This New York natural community falls into the following ecological system(s). Ecological systems are often described at a coarser resolution than New York's natural communities and tend to represent clusters of associations found in similar environments. The ecological systems project is developed and maintained by NatureServe.
Acer saccharum (sugar maple)
Betula lenta (black birch)
Fagus grandifolia (American beech)
Fraxinus americana (white ash)
Magnolia acuminata (cucumber tree, cucumber magnolia)
Quercus rubra (northern red oak)
Acer pensylvanicum (striped maple)
Acer spicatum (mountain maple)
Castanea dentata (American chestnut)
Hamamelis virginiana (witch-hazel)
Sambucus racemosa (red elderberry)
Rubus allegheniensis (common blackberry)
Actaea pachypoda (white baneberry, doll's-eyes)
Ageratina altissima var. altissima (common white snakeroot)
Brachyelytrum erectum (southern shorthusk)
Carex appalachica (Appalachian sedge)
Carex leptonervia (northern woodland sedge)
Carex pensylvanica (Pennsylvania sedge)
Carex rosea (common upland star sedge)
Caulophyllum thalictroides (blue cohosh, late blue cohosh)
Cinna latifolia (drooping wood-reed)
Clintonia borealis (blue bead-lily)
Dendrolycopodium obscurum (flat-branched tree-clubmoss)
Dennstaedtia punctilobula (hay-scented fern)
Dryopteris intermedia (evergreen wood fern, fancy wood fern, common wood fern)
Eurybia divaricata (white wood-aster)
Huperzia lucidula (shining firmoss)
Monotropa uniflora (Indian-pipe)
Polystichum acrostichoides (Christmas fern)
Prosartes lanuginosa (yellow mandarin)
Uvularia sessilifolia (wild-oats, sessile-leaved bellwort)
Viola rotundifolia (early yellow violet)
This figure helps visualize the structure and "look" or "feel" of a typical Rich Mesophytic Forest. Each bar represents the amount of "coverage" for all the species growing at that height. Because layers overlap (shrubs may grow under trees, for example), the shaded regions can add up to more than 100%.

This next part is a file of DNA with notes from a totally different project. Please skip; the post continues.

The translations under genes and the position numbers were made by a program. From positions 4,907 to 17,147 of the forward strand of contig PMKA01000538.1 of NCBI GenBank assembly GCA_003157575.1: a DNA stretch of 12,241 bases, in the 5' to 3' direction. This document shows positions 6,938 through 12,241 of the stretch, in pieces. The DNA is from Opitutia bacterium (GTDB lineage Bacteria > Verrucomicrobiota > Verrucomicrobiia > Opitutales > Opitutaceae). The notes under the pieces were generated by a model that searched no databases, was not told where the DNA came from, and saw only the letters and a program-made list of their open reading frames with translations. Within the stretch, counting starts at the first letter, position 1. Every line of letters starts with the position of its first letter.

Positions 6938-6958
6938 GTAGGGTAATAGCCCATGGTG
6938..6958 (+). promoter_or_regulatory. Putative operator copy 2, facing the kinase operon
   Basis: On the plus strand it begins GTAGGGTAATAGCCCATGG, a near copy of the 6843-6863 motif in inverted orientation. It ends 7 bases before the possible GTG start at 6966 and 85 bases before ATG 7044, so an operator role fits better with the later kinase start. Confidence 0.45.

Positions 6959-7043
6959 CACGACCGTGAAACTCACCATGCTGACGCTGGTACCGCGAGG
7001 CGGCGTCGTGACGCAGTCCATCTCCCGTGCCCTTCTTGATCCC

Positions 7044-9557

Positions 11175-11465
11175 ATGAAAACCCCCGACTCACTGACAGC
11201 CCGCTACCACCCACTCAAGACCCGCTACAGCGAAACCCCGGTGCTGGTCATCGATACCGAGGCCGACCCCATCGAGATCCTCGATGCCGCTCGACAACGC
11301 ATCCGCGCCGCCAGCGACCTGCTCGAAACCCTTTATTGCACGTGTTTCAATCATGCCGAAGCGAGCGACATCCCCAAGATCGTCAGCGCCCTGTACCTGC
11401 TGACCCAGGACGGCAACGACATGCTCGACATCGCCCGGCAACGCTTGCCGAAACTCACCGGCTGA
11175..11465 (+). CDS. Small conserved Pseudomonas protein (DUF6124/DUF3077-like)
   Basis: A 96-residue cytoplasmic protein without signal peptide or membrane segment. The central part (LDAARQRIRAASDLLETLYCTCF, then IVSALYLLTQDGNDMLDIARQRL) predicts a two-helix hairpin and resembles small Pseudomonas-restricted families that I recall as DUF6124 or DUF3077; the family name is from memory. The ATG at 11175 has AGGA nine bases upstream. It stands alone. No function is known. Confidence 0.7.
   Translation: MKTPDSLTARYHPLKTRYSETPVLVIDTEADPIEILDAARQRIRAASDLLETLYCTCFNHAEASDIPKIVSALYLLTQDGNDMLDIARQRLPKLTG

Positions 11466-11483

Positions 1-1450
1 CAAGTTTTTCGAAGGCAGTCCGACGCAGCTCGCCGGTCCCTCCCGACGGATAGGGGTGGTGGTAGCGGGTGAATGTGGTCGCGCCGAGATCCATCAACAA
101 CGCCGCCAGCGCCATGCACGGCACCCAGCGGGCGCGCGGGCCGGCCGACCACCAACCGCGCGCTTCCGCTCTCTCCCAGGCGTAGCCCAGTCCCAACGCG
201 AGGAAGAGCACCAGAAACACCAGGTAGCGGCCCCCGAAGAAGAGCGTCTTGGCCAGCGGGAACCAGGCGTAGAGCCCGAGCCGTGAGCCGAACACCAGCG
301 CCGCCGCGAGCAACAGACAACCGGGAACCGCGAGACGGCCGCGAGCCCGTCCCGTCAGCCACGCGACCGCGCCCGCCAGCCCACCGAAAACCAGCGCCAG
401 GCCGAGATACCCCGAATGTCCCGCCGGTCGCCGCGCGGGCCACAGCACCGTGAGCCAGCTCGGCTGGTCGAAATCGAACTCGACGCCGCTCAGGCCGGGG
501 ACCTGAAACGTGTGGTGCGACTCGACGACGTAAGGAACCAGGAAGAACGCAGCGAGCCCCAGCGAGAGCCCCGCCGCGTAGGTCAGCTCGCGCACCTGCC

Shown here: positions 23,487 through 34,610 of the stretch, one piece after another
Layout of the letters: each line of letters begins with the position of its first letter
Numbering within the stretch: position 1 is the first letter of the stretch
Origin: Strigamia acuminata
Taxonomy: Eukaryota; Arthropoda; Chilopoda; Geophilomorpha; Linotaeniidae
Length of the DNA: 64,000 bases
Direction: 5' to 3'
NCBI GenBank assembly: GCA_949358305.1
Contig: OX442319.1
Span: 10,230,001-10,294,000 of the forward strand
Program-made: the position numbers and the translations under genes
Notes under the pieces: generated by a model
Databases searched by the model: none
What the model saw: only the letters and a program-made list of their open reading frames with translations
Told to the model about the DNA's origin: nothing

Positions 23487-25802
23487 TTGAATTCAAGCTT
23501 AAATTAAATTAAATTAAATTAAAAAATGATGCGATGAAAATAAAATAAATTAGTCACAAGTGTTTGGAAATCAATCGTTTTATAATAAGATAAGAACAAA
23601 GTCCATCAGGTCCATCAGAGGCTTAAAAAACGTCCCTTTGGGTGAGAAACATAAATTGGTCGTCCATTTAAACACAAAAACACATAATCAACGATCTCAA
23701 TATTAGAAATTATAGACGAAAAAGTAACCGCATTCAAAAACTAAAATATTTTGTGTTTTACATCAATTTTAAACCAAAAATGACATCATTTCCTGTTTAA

Braun, E. Lucy. 1950. Deciduous forests of Eastern North America. Macmillan Publ. Co. Inc., New York, N.Y.
Eaton, S.W. and E.F. Schrot. 1987. A flora of the vascular plants of Cattaraugus County, New York. Bull. Buffalo Society Natural Sci. 31: 1-235.
Edinger, G. J., D. J. Evans, S. Gebauer, T. G. Howard, D. M. Hunt, and A. M. Olivero (editors). 2014. Ecological Communities of New York State. Second Edition. A revised and expanded edition of Carol Reschke’s Ecological Communities of New York State. New York Natural Heritage Program, New York State Department of Environmental Conservation, Albany, NY. https://www.nynhp.org/ecological-communities/
Edinger, Gregory J., D.J. Evans, Shane Gebauer, Timothy G. Howard, David M. Hunt, and Adele M. Olivero (editors). 2002. Ecological Communities of New York State. Second Edition. A revised and expanded edition of Carol Reschke's Ecological Communities of New York State. (Draft for review). New York Natural Heritage Program, New York State Department of Environmental Conservation. Albany, NY. 136 pp.
Gordon, R.B. 1937. The primeval forest types of southwestern New York. New York State Museum Bull. No. 321, Albany, NY.
New York Natural Heritage Program. 2021. New York Natural Heritage Program Databases. Albany, NY.
Reschke, Carol. 1990. Ecological communities of New York State. New York Natural Heritage Program, New York State Department of Environmental Conservation. Latham, NY. 96 pp. plus xi.
Shanks, R.E. 1966. An ecological survey of the vegetation of Monroe County, New York. Proc. Rochester Academy Sci. 11:108-252.
This guide was authored by: D.J. Evans
Information for this guide was last updated on: March 27, 2017
Please cite this page as:
New York Natural Heritage Program. 2021. Online Conservation Guide for Rich mesophytic forest. Available from: https://guides.nynhp.org/rich-mesophytic-forest/. Accessed October 16, 2021.